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“According to St. John Chrysostom, the violent who take the Kingdom by force are those who have such earnest desire for Christ that they let nothing stand between themselves and faith in Him.” (Orthodox Study Bible, Matthew 11:12)

“If you do not feel like praying, you have to force yourself. The Holy Fathers say that prayer with force is higher than prayer unforced. You do not want to but force yourself:  “The Kingdom of Heaven is taken by force” (Matt. 11:12). (St. Ambrose of Optina, Fr. Basil)

“In the Gospel, the Lord reminded His disciples, “The kingdom of heaven suffers violence, and the violent take it by force.” In commenting on this Gospel passage Saint John of Kronstadt notes, “If you only pray when you are inclined to, you will completely cease praying; this is what the flesh desires. The Kingdom of heaven suffers violence. You will not be able to work out your salvation without forcing yourself.” This is particularly true regarding frequent attendance at church services.” (Bishop Thomas, Peter Schweitzer, Saint John of Kronstadt)

“Prayer is not an issue of temperament. This is why it only comes by force. A person forces himself, and it is given to him. Indeed, it is given to him as a gift from above! Likewise, if one waits to be overcome with a desire for prayer in order to pray, then he will never pray. Prayer with desire is in general psychological prayer with no spiritual value. The basic desire for prayer, or you could say spontaneous prayer, only comes with strength and grace from the Most High. The beginning of prayer is not like this. Zeal for prayer might arise in the soul after encountering a person praying or after hearing or reading words about prayer that move the heart, and then when he begins to pray his interest quickly ceases and he finds prayer monotonous and dry. If he goes back, he loses it and if he stays firm and constant then he arrives at true prayer that spreads its roots in his soul, little by little, until it reaches its depths!” (Fr. Touma Bitar)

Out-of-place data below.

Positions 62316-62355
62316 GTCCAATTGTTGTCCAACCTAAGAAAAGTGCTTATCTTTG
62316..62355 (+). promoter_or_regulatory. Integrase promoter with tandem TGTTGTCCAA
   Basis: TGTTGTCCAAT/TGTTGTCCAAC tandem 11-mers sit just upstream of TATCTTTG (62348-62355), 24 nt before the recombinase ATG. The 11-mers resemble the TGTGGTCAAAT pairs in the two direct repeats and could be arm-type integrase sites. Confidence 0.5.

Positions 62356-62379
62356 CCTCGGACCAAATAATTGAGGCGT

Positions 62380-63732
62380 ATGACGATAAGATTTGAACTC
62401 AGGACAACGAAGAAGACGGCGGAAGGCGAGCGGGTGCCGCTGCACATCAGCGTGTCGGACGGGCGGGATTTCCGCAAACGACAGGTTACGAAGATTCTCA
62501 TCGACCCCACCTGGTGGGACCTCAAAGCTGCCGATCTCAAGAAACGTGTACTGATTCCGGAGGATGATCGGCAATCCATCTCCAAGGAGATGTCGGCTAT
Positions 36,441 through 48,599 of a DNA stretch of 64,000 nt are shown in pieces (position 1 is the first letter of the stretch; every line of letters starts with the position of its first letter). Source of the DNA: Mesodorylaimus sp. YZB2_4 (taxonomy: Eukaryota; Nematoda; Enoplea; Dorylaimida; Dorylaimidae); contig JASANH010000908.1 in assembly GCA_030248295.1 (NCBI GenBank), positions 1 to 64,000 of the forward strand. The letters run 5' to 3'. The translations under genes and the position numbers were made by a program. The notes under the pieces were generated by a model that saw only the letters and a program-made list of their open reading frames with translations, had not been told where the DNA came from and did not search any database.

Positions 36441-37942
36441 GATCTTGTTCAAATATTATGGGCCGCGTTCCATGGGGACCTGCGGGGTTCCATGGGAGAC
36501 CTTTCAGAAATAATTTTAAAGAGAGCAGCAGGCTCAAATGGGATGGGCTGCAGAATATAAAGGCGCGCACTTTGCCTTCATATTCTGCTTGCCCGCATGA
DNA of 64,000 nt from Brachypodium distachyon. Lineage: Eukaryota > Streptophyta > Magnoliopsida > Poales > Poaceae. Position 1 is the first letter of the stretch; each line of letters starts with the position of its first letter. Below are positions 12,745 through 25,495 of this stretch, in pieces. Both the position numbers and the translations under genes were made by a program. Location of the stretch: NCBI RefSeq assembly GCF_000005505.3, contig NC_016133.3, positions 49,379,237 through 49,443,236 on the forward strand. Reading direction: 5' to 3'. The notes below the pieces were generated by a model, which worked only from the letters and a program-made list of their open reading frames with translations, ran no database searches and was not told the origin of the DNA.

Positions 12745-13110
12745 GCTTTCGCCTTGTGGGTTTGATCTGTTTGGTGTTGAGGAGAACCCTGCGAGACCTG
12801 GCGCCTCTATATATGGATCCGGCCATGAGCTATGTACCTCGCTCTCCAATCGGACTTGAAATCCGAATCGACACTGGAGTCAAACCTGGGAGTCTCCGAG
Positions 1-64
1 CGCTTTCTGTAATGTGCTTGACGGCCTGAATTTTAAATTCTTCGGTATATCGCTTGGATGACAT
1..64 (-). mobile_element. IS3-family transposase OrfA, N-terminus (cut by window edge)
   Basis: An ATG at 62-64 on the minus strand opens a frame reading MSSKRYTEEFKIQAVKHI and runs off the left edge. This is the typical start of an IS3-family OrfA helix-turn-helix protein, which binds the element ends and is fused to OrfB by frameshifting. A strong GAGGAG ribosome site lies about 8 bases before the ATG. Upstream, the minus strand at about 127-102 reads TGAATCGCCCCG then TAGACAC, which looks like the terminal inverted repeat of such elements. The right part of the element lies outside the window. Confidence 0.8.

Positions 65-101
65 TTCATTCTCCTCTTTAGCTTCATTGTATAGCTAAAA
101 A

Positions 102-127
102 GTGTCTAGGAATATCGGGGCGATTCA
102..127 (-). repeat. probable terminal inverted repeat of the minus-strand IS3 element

“History teaches us that the early Christians became a force that was irresistible; they conquered the might of the Roman Empire and its vast armies. Although they did not possess a single weapon, they were able to change the course of human history. When we seek to discover the secret of this outstanding achievement, we learn that it is extremely simple; they merely expressed their faith in the deeds of their everyday lives. In doing so, they taught us that a faith that is meaningful and relevant must be a faith that works and expresses itself in daily living. One of the strongest evidences that we can offer for the relevance of Christianity to a suffering and needy world, is the good that we do because of our own relationship with Christ.” (Rev. Andrew Demotses)


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